A new initiative through a Public Private Partnership
With critical shortage of health workers globally, community health workers (CHWs) are deemed essential to serve as a link between the rural community and the formal health system. The government of Bangladesh (GoB) strives to ensure equitable and quality health care for all citisens, emphasising reduction in maternal and infant mortality. This is done by expanding availability of Skilled Birth Attendants (Locally Known As Dokkho Dattri), Integrated Management Of Childhood Illness (IMCI), and Responsive Family Planning (FP) service delivery approaches based on the geographical regions and segments of the population.
In rural areas of Bangladesh primary health care (PHC) services are provided predominantly by a network of Family Welfare Assistants (FWAs) and Health Assistants (HAs). Community Health Care Providers (CHCPs) are scheduled to staff the Community Clinics (CCs) and a cadre of Community Skilled Birth Attendants (CSBAs) are being trained. Nevertheless, there is both : a shortage and mal-distribution of qualified health workers ; and a surplus of untrained or informal health care providers.
To act in this scenario, GSK-CARE Community Health Worker initiative was undertaken jointly by CARE Bangladesh & GlaxoSmithKline (GSK) to ensure consistent, high quality and sustainable Maternal, Newborn & Child Health (MNCH) services to a population of 1.4 million people in remote districts of Sunamgong Syhlet. This would be done, through a public-private partnership by mobilising 2000
community health volunteers, 700 local government members, 470 public and private health providers and development of 150 Private Community Skilled Birth Attendants.
This 3 years initiative is financed by GlaxoSmithKline (GSK), through their reinvestment of 20% of its profit, made in the least developed countries, into healthcare infrastructure and act as a catalyst of change. CARE is being the partner in Asia, including Bangladesh. This partnership is a very innovative one since it a true Public private partnership from national to local level. Moreover, it is a community led process, while being a complement to existing public health system to address inequity in accessing basic health services. It has the potential to influence public policy and practice.
On November 31, 2012, a very important milestone was achieved at national level with the signature of the Memorandum of Understanding (MOU) between Ministry of Health and Family Welfare (MOHFW) and CARE Bangladesh. This MOU actually sets the basis for sustainability by describing roles and responsibilities of each partner.
MOHFW for instance will provide Maternal Neonatal Child Health (MNCH) referral services through Upazilla Health and Family Welfare Complex, Upazilla Health Complex or district hospital, supplies and logistics such as Family Planning commodities, iron, folic acid etc. It will also supervise the 150 Private Community Skilled Birth Attendants (P-CSBA) developed through this initiative via Family Welfare Visitors, Sub-Assistant Community Medical Officer or Medical Officer.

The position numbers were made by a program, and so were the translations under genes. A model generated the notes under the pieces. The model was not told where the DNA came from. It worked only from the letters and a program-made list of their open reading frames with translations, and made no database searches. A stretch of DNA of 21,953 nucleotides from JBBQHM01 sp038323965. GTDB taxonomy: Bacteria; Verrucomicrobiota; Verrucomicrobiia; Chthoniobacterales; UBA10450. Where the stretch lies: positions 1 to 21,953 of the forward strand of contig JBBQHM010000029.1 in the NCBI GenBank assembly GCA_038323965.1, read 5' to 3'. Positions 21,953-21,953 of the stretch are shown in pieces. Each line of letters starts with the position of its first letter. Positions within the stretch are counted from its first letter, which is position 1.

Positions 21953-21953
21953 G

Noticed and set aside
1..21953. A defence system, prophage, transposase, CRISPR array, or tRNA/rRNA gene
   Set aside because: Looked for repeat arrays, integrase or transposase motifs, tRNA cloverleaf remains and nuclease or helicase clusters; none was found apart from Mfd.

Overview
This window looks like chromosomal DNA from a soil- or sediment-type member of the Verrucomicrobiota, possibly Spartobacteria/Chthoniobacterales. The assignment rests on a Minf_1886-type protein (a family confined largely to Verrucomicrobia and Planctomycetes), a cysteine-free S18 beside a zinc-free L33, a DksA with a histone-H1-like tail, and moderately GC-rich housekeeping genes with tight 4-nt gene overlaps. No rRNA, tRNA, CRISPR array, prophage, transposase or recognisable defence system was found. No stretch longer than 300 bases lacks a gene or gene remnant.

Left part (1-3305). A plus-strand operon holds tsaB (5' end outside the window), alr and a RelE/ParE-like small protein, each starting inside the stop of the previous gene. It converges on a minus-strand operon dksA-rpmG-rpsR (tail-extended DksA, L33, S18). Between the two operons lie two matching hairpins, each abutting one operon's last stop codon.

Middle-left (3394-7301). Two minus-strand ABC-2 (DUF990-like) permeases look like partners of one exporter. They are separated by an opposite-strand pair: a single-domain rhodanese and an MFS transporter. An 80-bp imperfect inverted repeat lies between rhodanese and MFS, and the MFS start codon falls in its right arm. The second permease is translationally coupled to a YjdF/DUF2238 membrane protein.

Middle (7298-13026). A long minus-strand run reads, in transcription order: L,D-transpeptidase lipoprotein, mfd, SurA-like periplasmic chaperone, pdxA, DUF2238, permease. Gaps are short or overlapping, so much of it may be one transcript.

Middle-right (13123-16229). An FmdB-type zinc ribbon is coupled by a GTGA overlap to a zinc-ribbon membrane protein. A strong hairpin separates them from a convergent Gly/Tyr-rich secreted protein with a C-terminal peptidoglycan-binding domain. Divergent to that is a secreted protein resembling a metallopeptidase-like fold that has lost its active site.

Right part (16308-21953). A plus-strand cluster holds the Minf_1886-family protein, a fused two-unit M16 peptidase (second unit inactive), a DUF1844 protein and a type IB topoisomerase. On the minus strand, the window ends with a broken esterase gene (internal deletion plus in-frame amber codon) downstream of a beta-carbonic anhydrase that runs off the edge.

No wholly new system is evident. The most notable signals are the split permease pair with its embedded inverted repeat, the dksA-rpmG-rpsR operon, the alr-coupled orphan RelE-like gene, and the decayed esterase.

CARE and GSK, on the other hand, will provide input support for trainings implemented by Government of Bangladesh accredited training institutions, establish Community Support Group, facilitate linkage between P-CSBA, communities, Union Porishad and health systems. Furthermore, it will also provide a business plan training to P-CSBA's for financial sustainability.
The proposed business plan training is a second reason for innovation within this initiative. This training will ensure indeed that P-CSBA's are able to develop their own business and become financially sustainable on their own over time.
The programme has therefore been launched on December 1, 2012 and recruitment of 150 candidates to be trained as Skilled Birth Attendants has started. CARE found many candidates, in the Sunamgonj area, which illustrates the willingness and entrepreneurship of women in such a very remote area.
One such woman is Rehana, a 29 old widow, with 2 children. She initially was trained for ACCESS, a pilot project in 2012. She was suffering economically, socially and psychologically at that stage so much that she had to go to hospital several times during the 21 days training session. She finally completed the training and went in the field.
10 months later, Rehana was warning for heur communiât, takin care of pregnant women and children. She could even save life of one beneficiary, when she followed Rehana's advice and went to hospital for eclampsia treatment. The community recognised her added value and Rehana is able today to earn up to tk 1,200 per month with the proposed services. But, it did not end here, she was so motivated to become a successful Private Community Skilled Birth Attendant in the new GSK -CARE programme, that she sat for her secondary exam, a recruitment criteria, and passed it with great aplomb. Such an example definitively illustrates how this initiatives can empower women, helps them to fight against poverty.
However this recruitment of attendents and ensuring their safety is the first challenge CARE is facing, considering the remoteness of the villages and the prevalent patriarchal attitude of the communities. But CARE is confident that this challenge will be overcome this and follow through with the 6 months training planned in April 2013.
In 2015, it is expected that this design of an unified vision of front line health workers; development of a consensus on how to improve their service skills and ignite the entrepreneurial spirit will create a sustainable healthcare system to ensure universal access in Bangladesh.
The writer is team leader of GSK-CHW, CARE Bangladesh & Isabelle Adeline GSK France Volunteer.